In this narrative review, we analyze pre-registration and post-marketing data concerning hepatotoxicity of all disease-modifying therapies (DMTs) available for the treatment of relapsing-remitting multiple sclerosis, including beta interferon, glatiramer acetate, fingolimod, teriflunomide, dimethyl fumarate, cladribine, natalizumab, alemtuzumab, and ocrelizumab. We review the proposed causal mechanisms described in the literature and we also address issues like use of DMTs in patients with viral hepatitis or liver cirrhosis. Most data emerged in the post-marketing phase by reports to national pharmacovigilance agencies and published case reports or case series. Serious liver adverse events are rare, but exact incidence is largely unknown, as are predictive factors. Unfortunately, none of the DMTs currently available for the treatment of multiple sclerosis is free of potential hepatic toxic effects. Cases of acute liver failure have been reported for beta-interferon, fingolimod, natalizumab, alemtuzumab, and ocrelizumab by different mechanisms (idiosyncratic reaction, autoimmune hepatitis, or viral reactivation). Patients with multiple sclerosis should be informed about possible hepatic side effects of their treatment. Most cases of liver injury are idiosyncratic and unpredictable. The specific monitoring schedule for each DMT has been reviewed and the clinician should be ready to recognize clinical symptoms suggestive for liver injury. Not all DMTs are indicated in cirrhotic patients. For some DMTs, screening for hepatitis B virus and hepatitis C virus is required before starting treatment and a monitoring or antiviral prophylaxis schedule has been established. Beta interferon, glatiramer acetate, natalizumab, and alemtuzumab are relatively contraindicated in autoimmune hepatitis due to the risk of disease exacerbation.Plain Language Summary Many disease-modifying therapies (DMTs) are approved for multiple sclerosis treatment, but liver injury is a concern. Patients can experience transaminase elevation during DMT treatment, and in rare cases, idiosyncratic and unpredictable acute liver failure. Currently, it is not possible to predict or prevent serious liver-related adverse events. Furthermore, autoimmune hepatitis and viral reactivation can also occur during DMT treatments. Since adverse events are greatly underreported, it is important to report cases of serious liver-related adverse events in the literature with adequate causality documentation to better understand the liver safety profiles of DMTs.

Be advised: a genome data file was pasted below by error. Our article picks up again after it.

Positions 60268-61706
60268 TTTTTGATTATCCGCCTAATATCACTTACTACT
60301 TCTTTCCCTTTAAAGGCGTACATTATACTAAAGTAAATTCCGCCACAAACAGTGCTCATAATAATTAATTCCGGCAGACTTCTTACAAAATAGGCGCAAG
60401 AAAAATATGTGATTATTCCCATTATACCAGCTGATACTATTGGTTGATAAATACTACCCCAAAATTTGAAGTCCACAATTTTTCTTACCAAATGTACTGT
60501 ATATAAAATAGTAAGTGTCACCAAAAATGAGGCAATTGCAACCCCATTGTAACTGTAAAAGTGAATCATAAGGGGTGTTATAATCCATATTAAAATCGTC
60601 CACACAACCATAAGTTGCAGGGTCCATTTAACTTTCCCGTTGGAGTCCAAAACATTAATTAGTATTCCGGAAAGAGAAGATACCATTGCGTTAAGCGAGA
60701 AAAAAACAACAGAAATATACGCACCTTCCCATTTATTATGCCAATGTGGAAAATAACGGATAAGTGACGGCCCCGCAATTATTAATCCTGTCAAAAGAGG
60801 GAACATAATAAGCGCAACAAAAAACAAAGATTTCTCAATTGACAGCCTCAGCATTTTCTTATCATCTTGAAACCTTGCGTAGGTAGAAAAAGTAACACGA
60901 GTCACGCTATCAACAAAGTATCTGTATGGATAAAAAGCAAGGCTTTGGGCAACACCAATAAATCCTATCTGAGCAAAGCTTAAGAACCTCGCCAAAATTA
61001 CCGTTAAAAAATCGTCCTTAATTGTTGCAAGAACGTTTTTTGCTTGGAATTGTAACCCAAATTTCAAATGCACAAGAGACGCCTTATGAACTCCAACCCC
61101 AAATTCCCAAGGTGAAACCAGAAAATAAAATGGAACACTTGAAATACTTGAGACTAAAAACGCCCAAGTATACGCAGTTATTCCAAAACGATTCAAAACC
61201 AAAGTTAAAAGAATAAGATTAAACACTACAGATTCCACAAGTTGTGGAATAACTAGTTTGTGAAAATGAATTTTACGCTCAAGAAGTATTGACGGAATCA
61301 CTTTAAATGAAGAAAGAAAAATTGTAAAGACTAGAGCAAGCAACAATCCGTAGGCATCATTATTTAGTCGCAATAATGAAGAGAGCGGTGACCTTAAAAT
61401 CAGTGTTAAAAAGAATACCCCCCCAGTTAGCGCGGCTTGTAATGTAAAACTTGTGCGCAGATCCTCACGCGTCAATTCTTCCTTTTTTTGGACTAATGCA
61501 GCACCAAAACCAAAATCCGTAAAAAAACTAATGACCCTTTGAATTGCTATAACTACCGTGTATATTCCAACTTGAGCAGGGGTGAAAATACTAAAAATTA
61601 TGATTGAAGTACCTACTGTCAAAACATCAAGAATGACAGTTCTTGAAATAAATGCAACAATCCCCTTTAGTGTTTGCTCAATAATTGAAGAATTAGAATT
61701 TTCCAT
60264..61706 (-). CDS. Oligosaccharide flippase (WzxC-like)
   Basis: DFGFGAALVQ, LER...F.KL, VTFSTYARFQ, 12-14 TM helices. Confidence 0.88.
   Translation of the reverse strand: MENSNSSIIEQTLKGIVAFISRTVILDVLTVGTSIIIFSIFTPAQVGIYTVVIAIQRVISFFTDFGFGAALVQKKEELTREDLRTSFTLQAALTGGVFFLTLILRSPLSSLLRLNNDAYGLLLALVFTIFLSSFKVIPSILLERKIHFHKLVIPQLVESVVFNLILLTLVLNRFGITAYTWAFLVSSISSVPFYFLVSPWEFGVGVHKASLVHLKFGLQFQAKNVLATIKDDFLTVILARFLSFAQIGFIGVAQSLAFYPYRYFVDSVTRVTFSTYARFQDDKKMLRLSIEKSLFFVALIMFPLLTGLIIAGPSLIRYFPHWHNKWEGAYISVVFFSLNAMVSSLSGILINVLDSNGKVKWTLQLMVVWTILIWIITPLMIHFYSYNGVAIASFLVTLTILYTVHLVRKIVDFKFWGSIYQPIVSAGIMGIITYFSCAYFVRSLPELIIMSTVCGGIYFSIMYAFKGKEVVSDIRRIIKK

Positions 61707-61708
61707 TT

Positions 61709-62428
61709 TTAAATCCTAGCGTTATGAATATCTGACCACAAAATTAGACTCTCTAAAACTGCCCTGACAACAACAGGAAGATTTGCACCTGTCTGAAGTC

- liver injury, multiple sclerosis, disease-modifying therapies